In recent years, TOC companies such as Huawei, Xiaomi, Didi, and Miniso have dominated the Latin American market, and there are even prototypes of Dingdong Grocery, Meicai, and Xingsheng Youxuan. It has been verified that the absolute volume of the Latin American market occupied by these companies is much smaller than that of China, but their gross profit margin is much higher than that of China. However, due to the natural physical distance, very few Chinese founders are willing to stay there. Although local founders are good, they are still lacking in aspects such as execution, operation, and product design.

For U.S. dollar investors from a Chinese perspective, purely localized projects are obviously not the best place to start. Zhao Penglan told us, “We need to find the natural connection and comparison with China from the perspective of Chinese founder and China model, and then we help the invested companies empower them from the localization direction.” BAI Capital invested in Stori in 2019, and in 2021 After investing in Trubit, both financial technology companies have achieved explosive growth. Stori became Mexico’s latest unicorn company in 2022, and Trubit’s business volume has also increased nearly 50 times in just 2 years.

Mexico will not be an ideal investment destination for everyone. One of the major pain points facing Mexico when going overseas is local security issues, followed by instability in the political situation and trade policies.

But no matter what, there are always lone brave men.

Middle East

> Don’t just look at “Go Out”, please also pay attention to “Come In”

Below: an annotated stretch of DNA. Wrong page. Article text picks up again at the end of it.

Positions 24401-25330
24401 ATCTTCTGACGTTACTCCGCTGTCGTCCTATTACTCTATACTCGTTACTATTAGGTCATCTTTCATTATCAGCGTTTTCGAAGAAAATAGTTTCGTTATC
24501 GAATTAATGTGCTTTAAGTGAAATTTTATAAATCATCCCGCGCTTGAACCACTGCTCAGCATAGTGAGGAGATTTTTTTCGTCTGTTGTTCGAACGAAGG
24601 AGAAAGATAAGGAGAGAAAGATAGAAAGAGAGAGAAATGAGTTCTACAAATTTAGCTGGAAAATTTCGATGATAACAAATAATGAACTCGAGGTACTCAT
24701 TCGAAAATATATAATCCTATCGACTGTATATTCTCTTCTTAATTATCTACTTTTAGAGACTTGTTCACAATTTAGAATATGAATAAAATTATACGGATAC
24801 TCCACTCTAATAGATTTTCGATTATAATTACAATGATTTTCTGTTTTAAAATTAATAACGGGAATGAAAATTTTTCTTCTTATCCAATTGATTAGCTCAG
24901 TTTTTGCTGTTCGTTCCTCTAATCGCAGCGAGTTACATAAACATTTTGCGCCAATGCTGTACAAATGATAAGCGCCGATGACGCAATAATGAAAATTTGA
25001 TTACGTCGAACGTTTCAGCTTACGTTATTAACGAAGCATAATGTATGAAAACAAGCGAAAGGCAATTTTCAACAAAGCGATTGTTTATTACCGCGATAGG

The most popular sector in the past year is undoubtedly the Middle East. Gulf countries, represented by the United Arab Emirates and Saudi Arabia, are rapidly becoming the “eye of the storm”, especially Saudi Arabia.

Hundreds of investment institutions have visited Saudi Arabia in 2023, and Chinese investors and startups have continued to organize groups to go to the Middle East. It was once jokingly called the new “Hundred Regiments War.” Unfortunately, except for a few companies that fit the local development plan and received investment, most people – especially investment institutions, almost no one has actually raised money.

We once pointed out in the article “Trek to Riyadh” that compared with the sovereign funds of the United Arab Emirates, Kuwait, and Qatar, the Saudi Sovereign Wealth Fund (PIF) is the most difficult to raise money. For the Chinese industry, funds from the United Arab Emirates, Qatar and other countries have long been Old Money. In the early years, several major sovereign funds began to enter China and had their own offices. But it has only been seven years since Saudi Arabia’s huge capital was opened to the outside world. At the same time, because of the historical particularity of Saudi Arabia, the national capital that undertakes strategic missions is destined to serve the country’s future development plan.